We refer to Trump's rally in the Bronx and his visit to the Libertarian National Convention. The Libertarians booed, but Trump took it in stride. He even offered to open the party and his platform to them, if they voted for him. This was the first time a presidential candidate of another party had addressed the group, and while they are allergic to political reality, Trump still made himself available to them.

To the shock of Dems and legacy media, Trump was also very well-received in the Bronx by black and Latino voters, many of whom were from the Bronx. And, while it is probably too optimistic to expect him to be a serious contender for New York State's electoral votes, the fact that the Democrats felt compelled to respond at all shows that they, at least, are worried. Their plans to tar and feather Trump and those who vote for them as the ultimate bad guys has backfired. 

Since Trump walked down that escalator, the Left has attempted to draw Hitler moustaches on anyone and everyone who disagrees with them and their pretend inclusivity. The problem was that in the process of doing this, the proverbial moustache got so overused that it stopped looking like a Hitler moustache and started looking more like a yellow star. In other words, you can call someone Hitler all you want, but if you treat dissidents the way fascists did—by purging them from their workplaces, mounting specious prosecutions against them, conspiring to deplatform them on social media, or by freezing their bank accounts — people are going to start to find the performance unconvincing. 

The Left did all that. Then they went a step further and began to celebrate criminals, drug addicts, freeloaders, groomers and bigots who hate the "right" people. Resentment of their ideas and the policies has percolated not just among those excluded, but also among those for whom crime, drug addiction, and freeloading are real social problems, and who do not want to see them legitimized for the sake of a "tolerance."

In fact, to a sane person, that "tolerance" looks indistinguishable from racism in an empathetic coat of paint. The fact that anti-racism was used as a pretext to get rid of gifted classes, for example, might be the most racist thing to happen since the era of Jim Crow: in essence, the real message of such actions was "yes, black people are stupid, which means that if you have a problem with stupidity, you're racist." With "allies" like this, who needs the Klan? The Left may speak the language of "inclusion," but its actions have been viciously exclusionary, on nakedly unfair grounds. Mean Girls are Mean Girls, even when they wave rainbow flags—or maybe especially.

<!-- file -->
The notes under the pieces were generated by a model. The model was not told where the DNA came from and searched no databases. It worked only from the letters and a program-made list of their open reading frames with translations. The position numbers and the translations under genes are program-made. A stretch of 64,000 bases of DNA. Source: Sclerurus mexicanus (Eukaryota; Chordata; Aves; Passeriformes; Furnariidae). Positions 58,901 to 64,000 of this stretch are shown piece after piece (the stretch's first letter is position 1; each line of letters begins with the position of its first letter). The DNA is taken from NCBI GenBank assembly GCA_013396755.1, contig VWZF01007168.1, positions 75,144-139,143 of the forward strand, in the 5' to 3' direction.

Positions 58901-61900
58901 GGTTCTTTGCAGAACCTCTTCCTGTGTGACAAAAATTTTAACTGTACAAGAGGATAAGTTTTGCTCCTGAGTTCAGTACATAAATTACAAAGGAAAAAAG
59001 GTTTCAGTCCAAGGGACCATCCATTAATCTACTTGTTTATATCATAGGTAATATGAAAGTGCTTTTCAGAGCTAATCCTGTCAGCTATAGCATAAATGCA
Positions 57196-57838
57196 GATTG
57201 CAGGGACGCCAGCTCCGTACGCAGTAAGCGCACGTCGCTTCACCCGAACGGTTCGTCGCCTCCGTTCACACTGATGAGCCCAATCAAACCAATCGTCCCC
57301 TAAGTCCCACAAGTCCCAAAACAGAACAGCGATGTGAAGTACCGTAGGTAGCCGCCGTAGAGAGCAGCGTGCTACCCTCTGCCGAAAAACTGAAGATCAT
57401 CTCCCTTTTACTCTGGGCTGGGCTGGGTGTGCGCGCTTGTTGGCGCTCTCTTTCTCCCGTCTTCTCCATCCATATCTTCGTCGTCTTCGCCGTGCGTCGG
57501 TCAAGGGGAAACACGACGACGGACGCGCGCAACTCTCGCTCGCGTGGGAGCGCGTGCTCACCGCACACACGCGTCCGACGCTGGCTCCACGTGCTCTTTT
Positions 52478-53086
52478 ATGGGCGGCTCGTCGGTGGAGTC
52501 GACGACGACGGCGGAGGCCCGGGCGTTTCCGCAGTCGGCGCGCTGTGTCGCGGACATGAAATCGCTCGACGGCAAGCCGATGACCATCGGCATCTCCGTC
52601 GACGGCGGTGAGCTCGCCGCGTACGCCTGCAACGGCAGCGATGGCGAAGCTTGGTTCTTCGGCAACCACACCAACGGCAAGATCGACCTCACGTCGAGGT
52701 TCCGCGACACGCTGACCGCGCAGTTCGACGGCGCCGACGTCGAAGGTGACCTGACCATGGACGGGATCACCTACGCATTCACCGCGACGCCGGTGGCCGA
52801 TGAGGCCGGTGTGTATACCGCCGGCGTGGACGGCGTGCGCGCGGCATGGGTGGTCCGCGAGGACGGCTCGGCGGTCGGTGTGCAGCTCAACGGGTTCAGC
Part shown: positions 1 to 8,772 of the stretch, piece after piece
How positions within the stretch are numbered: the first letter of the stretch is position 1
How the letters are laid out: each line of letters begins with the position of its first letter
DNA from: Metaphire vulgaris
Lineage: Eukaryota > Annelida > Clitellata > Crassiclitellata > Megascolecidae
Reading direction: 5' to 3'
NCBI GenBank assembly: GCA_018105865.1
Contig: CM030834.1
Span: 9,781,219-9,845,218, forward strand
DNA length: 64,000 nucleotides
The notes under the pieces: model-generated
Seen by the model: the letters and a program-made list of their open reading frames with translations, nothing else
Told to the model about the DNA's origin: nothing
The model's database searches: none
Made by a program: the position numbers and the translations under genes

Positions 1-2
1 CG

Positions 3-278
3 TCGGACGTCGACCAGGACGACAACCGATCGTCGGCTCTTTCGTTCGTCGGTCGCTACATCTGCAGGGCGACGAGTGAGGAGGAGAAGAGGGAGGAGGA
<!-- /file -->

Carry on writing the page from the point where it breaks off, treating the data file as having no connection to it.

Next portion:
Most of the people who any sane person wants to exclude are on the Left today: criminals, terrorists, antisemites, freeloaders, and predators who all swear allegiance to the dogma of DEI, and worse still, who do so under the insulting premise that to not accept them is somehow evidence of moral failure, rather than the zenith of moral sense. 

President Trump, on the other hand, tells people that no, actually, it is right to want to exclude these Leftist positions and the crazy people who preach them. He reminds us that the instinct to recoil in the face of what the Left wants America to look like—half-naked drag queens reading to kids about sex acts while junkies shoot up in the streets and criminals with gang tattoos flood across the border— is right and just. Trump promises most importantly that he will make America not just great again, but sane again. 

Those in thrall to defunct ideologies may not like this. But for the welder in the Bronx who struggles to put food on the table for his kids? For the mom working two service jobs to pay rent in a city succumbing to crime after years of safety? For the hard-working black students in the Bronx who know how to program a computer despite their governor's insistence that they don't even know what one is? They all know that there are more things in heaven and earth than are dreamt of in a DEI training manual. It is to all such people that President Trump speaks, without regard for color, creed, sex, sexual orientation or anything else. Because beneath those cosmetic markers, so long as we all bleed the same red blood of patriotism, we are all Americans.

And that is what inclusion really looks like.